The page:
PEN Appeal: Chinese Writers
April 10, 2009
His Excellency Hu Jintao
President of the People’s Republic of China
Mr. Meng Jianzhu
Minister of the Public Security
East Chang’an Avenue 14
On behalf of the 3,300 members of PEN American Center, an international organization of writers dedicated to protecting freedom of expression wherever it is threatened, we are writing to protest the growing number of detained writers in China suffering from serious medical conditions who have been denied necessary medical care.
According to our information, there are 13 cases of medical neglect that deserve particular attention. Cyber-dissident Guo Qizhen, imprisoned for “inciting subversion,” is suffering from gangrene and has not been granted necessary medical attention. His wife, who brings him medication, is only allowed to visit once every two or three months, and there are fears that he will loose a leg. Convicted for “inciting subversion against the state,” Zhang Jianhong (aka Li Hong) has been suffering from muscular dystrophy. His condition has worsened considerably since he was first detained in 2006. He is reportedly too weak to write and has been continuously denied medical parole. Sentenced to five years in prison for his dissident writings and civil rights activism, Yang Maodong (aka Guo Feixiong) is said to be in poor health as a result of ill-treatment in prison.
Hu Jia, convicted for “inciting subversion of state power,” is suffering from long-term health problems, including cirrhosis of the liver. He has reportedly been denied medical treatment, and his family has not been granted visitation rights since November 21, 2008. He Depu, sentenced on similar charges, has been suffering from a liver complaint and is in need of supplements and medication. He has reportedly lost a number of teeth and a great deal of weight. Wong Rongqing, who was sentenced to 10 years in prison for “subverting state power,” is in poor health and can only walk with the use of crutches, according to his family. Kong Youping, who was also sentenced for “subverting state power,” is suffering from deteriorating eyesight and high blood pressure.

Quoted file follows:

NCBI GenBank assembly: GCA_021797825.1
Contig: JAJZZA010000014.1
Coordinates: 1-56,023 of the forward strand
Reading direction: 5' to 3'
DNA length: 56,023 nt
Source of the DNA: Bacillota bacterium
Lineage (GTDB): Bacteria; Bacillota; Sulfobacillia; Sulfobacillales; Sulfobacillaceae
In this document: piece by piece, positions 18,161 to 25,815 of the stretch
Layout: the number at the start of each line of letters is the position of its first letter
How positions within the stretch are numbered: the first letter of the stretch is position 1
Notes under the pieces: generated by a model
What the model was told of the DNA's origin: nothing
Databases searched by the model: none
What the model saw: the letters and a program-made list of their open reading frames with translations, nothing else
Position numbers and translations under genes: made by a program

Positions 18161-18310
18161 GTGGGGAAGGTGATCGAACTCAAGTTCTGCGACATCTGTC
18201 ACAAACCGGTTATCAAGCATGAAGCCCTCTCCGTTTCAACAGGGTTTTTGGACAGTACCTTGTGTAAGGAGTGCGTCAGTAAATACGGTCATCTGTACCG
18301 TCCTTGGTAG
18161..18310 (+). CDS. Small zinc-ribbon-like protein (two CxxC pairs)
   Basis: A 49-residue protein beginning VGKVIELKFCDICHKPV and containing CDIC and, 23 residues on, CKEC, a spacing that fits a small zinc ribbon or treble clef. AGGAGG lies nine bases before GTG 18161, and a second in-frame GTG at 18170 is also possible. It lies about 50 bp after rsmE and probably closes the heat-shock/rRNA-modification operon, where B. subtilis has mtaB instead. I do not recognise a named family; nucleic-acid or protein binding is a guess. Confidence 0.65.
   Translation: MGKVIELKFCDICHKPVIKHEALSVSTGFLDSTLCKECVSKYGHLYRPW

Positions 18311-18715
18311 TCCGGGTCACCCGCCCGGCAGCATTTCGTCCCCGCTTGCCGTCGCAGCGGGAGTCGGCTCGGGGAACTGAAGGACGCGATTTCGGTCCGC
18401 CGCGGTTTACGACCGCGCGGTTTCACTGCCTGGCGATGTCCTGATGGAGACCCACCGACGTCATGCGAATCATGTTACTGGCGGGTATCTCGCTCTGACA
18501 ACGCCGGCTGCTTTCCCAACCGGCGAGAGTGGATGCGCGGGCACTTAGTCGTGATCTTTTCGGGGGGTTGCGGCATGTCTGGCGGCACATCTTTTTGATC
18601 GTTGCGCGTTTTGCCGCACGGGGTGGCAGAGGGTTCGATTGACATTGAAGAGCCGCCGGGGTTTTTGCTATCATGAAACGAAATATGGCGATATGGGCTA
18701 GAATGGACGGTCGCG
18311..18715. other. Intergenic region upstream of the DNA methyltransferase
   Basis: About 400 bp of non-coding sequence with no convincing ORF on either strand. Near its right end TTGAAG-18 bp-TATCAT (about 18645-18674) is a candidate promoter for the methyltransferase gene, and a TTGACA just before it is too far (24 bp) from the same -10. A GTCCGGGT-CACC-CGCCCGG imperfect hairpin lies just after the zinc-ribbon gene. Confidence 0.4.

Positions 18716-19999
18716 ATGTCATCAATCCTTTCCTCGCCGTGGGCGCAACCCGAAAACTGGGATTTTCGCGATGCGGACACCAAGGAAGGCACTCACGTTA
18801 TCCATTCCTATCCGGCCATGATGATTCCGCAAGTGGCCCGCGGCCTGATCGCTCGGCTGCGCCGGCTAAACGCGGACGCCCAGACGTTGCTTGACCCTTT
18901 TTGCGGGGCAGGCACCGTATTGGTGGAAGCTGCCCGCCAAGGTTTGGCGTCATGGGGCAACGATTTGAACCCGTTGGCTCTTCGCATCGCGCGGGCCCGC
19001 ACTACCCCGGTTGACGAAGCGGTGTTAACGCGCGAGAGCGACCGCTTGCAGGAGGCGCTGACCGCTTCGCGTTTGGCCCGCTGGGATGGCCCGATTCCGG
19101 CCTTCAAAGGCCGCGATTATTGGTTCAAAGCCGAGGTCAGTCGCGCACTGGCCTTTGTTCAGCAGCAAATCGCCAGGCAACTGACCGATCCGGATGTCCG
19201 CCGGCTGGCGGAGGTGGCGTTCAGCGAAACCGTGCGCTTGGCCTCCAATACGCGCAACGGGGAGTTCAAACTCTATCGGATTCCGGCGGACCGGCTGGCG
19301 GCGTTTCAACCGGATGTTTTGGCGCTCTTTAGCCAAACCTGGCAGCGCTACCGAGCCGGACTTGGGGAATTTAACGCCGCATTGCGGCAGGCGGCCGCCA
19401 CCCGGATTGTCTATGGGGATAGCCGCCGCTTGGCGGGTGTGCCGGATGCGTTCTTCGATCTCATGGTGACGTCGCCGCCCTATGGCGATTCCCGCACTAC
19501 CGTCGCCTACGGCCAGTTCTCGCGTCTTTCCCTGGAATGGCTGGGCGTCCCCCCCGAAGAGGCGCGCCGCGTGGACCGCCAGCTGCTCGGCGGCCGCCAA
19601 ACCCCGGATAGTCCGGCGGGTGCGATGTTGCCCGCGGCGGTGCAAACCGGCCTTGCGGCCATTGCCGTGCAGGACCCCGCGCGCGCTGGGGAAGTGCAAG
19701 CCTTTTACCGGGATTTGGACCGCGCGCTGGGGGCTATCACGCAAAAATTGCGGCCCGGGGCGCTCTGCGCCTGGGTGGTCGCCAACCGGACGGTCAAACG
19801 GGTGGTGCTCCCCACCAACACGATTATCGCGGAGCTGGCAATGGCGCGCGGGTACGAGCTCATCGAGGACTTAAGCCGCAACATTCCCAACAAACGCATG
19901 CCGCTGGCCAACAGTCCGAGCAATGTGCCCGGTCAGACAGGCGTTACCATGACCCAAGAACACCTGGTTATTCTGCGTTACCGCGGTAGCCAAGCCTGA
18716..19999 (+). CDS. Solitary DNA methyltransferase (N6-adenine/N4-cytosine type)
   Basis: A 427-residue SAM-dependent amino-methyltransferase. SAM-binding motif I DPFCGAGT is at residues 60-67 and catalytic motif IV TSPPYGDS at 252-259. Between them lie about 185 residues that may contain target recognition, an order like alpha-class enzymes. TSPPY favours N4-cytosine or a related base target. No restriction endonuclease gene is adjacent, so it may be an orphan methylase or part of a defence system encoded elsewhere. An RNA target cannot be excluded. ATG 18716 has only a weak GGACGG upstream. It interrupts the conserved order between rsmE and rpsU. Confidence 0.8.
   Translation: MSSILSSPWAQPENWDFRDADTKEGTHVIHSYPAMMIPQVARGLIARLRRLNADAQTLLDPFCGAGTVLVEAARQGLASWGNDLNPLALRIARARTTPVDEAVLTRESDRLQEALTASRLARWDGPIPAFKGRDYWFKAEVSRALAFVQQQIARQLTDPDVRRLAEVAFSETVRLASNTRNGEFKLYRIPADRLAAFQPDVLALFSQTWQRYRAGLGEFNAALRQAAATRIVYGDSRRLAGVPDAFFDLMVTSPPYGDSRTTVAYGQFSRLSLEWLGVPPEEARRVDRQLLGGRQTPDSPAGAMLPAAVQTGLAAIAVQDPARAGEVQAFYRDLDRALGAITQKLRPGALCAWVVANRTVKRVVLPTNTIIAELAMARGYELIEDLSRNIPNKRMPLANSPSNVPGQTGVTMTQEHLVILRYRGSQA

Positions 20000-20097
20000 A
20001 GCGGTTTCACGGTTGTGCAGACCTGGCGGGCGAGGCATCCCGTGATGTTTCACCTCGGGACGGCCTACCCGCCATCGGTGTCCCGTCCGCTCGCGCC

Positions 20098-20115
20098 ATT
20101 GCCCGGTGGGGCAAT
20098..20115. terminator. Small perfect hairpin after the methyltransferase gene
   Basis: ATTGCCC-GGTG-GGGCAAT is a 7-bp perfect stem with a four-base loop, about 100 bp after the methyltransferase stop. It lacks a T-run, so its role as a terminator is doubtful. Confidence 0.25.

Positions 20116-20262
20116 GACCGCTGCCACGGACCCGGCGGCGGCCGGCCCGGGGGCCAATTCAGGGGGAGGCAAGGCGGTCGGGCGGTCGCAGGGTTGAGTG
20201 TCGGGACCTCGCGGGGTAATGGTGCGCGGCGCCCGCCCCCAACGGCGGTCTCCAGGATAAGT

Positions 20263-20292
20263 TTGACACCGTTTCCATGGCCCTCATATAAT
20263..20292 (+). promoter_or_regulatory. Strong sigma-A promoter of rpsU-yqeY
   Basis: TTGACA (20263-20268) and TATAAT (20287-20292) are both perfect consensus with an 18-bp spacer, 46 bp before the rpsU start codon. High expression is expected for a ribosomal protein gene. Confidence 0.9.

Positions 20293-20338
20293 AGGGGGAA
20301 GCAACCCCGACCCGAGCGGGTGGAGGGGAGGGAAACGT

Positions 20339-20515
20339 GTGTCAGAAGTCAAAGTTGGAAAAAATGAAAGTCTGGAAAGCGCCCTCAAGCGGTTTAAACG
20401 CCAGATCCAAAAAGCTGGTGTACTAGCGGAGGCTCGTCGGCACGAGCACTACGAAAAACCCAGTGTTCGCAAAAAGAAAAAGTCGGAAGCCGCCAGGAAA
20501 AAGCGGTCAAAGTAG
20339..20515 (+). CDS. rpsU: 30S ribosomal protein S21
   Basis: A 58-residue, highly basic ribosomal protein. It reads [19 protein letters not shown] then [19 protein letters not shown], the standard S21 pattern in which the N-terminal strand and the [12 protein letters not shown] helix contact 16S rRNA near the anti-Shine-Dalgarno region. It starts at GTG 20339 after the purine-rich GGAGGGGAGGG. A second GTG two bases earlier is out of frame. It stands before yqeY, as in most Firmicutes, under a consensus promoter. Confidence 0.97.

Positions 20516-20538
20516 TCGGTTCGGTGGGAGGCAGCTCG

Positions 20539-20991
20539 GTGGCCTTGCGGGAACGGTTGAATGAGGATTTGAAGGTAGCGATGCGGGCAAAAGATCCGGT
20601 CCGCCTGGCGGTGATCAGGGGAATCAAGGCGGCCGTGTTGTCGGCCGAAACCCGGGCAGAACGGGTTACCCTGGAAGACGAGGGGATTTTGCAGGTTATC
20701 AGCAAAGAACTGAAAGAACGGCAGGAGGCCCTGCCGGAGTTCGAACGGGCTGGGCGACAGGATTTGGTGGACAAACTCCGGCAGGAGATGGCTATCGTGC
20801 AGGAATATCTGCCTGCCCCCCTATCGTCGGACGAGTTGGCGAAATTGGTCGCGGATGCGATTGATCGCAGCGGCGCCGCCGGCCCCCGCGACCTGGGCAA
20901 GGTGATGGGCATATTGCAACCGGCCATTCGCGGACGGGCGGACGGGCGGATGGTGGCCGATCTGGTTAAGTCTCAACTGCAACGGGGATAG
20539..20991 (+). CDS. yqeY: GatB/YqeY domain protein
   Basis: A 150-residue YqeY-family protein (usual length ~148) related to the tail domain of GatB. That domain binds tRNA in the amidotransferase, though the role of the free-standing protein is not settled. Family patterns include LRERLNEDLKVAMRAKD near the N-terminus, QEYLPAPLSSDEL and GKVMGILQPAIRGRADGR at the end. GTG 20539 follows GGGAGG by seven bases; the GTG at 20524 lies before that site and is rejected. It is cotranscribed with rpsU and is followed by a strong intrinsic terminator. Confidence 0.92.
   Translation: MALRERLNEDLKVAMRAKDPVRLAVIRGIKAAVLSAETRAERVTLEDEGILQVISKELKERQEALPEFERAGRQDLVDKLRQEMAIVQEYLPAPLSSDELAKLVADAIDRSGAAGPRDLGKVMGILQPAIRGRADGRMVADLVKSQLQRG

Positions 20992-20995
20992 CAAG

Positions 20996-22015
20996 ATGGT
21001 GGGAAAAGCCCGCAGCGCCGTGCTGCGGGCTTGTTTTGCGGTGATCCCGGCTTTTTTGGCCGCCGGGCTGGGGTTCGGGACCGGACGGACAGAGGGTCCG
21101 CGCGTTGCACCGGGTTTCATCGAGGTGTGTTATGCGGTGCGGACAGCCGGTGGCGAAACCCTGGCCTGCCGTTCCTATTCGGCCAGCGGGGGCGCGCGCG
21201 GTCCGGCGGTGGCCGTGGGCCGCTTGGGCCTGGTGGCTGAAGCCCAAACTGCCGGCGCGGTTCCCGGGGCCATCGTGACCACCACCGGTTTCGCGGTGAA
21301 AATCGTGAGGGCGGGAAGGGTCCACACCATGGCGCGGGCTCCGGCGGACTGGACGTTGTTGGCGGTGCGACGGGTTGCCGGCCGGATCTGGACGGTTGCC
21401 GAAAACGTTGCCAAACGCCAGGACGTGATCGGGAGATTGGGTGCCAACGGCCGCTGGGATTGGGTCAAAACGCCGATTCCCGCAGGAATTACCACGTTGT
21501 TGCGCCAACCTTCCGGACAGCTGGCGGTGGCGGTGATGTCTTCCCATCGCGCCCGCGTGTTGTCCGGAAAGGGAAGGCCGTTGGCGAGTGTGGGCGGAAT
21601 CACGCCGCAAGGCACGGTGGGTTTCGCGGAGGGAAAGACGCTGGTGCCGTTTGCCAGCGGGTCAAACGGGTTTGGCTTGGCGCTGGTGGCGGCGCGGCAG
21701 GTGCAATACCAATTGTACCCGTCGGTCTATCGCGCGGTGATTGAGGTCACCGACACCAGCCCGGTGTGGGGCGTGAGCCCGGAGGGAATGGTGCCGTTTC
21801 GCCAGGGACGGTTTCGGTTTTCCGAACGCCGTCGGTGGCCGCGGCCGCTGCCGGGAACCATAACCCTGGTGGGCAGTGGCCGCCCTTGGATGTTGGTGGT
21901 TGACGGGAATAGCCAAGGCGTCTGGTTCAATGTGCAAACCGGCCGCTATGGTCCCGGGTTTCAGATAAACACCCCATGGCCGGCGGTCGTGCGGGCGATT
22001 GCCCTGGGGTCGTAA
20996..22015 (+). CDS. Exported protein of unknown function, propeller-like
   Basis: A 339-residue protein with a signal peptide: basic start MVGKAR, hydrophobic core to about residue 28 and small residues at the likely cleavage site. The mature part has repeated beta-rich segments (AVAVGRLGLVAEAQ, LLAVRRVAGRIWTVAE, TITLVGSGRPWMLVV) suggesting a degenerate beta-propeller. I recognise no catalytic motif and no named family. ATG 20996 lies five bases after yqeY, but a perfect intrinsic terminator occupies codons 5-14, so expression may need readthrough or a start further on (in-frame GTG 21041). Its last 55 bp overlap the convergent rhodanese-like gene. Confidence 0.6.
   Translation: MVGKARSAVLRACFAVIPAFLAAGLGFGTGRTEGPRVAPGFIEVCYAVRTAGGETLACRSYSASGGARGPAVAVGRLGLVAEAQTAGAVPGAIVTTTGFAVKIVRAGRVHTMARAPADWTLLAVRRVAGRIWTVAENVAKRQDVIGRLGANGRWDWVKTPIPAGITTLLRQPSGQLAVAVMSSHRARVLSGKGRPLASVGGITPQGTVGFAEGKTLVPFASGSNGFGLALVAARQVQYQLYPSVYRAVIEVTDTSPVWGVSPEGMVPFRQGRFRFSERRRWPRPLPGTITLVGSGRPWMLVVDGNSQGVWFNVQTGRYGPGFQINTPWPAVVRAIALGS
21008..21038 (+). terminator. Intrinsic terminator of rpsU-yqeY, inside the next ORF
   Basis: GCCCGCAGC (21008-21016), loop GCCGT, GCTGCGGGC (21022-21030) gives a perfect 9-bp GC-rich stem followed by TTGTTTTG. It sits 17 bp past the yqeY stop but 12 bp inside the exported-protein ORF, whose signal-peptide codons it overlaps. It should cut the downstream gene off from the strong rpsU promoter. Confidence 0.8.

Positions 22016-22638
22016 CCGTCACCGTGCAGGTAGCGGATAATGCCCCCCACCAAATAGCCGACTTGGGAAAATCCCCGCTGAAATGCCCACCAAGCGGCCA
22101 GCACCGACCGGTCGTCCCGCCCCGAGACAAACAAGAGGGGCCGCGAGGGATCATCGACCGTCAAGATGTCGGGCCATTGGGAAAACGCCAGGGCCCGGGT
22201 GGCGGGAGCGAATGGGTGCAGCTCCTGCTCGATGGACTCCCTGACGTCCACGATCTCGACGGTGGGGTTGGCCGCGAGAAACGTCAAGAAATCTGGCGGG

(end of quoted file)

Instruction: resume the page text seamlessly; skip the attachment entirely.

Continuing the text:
Xu Wei, sentenced to 10 years on subversion charges, has reportedly developed a mental illness while in prison. Xu Zerong, who is serving an 11 1/2- year sentence for leaking state secrets, is suffering from high blood pressure and other serious conditions. Sentenced to five years on charges of “incitement to subversion,” Zhang Lin has been in serious need of hospital treatment since 2006 when a slipped cervical disc began affecting his central nervous system. Prison medical facilities are not sufficiently equipped to deal with this medical issue, and he is said to be very weak.
Hada, an ethnic Mongolian who was sentenced to 15 years’ imprisonment for “inciting separatism and espionage,” is suffering from a stomach ulcer and coronary disease. Both afflictions have worsened during his confinement. Yang Tongyan (aka Yang Tianshui), who was sentenced to 12 years in prison for ”subversion,” suffers from diabetes, which has reportedly worsened during his imprisonment. Sentenced to seven years in prison for “inciting subversion of state power,” Zheng Yichun suffers from diabetes, and on May 26, 2008, it was reported that he had developed a blood clot, which has caused paralysis in part of his face and difficulty in moving his right arm. Zheng was sent to a hospital for medical treatment, but returned after doctors declared that his condition was not serious. Because the medical facilities in prison are not capable of dealing with his illness, Zheng’s relatives are requesting that he be released on medical parole. As of now, the government has not responded to these requests.
PEN American Center is deeply concerned by the overwhelming number of cases in which the Chinese government has failed to provide necessary medical attention to these men, and urges that they are granted full access to the medical care they require. We believe that these writers have been imprisoned solely for the peaceful exercise of their right to freedom of expression as guaranteed under article 19 of the International Covenant on Civil and Political Rights, to which China is a signatory, and therefore call for their immediate and unconditional release, as well as the release of all other writers currently imprisoned in violation of their rights.
Thank you for your attention to this matter.
Director, Freedom to Write and International Programs
Cc: H. E. Mr. Zhou Wenzhong
Ambassador of the PRC to the U.S.
Embassy of the People’s Republic of China in the U.S.
2201 Wisconsin Avenue, N.W.
Washington D.C. 20007
Fax: (202) 588-9760
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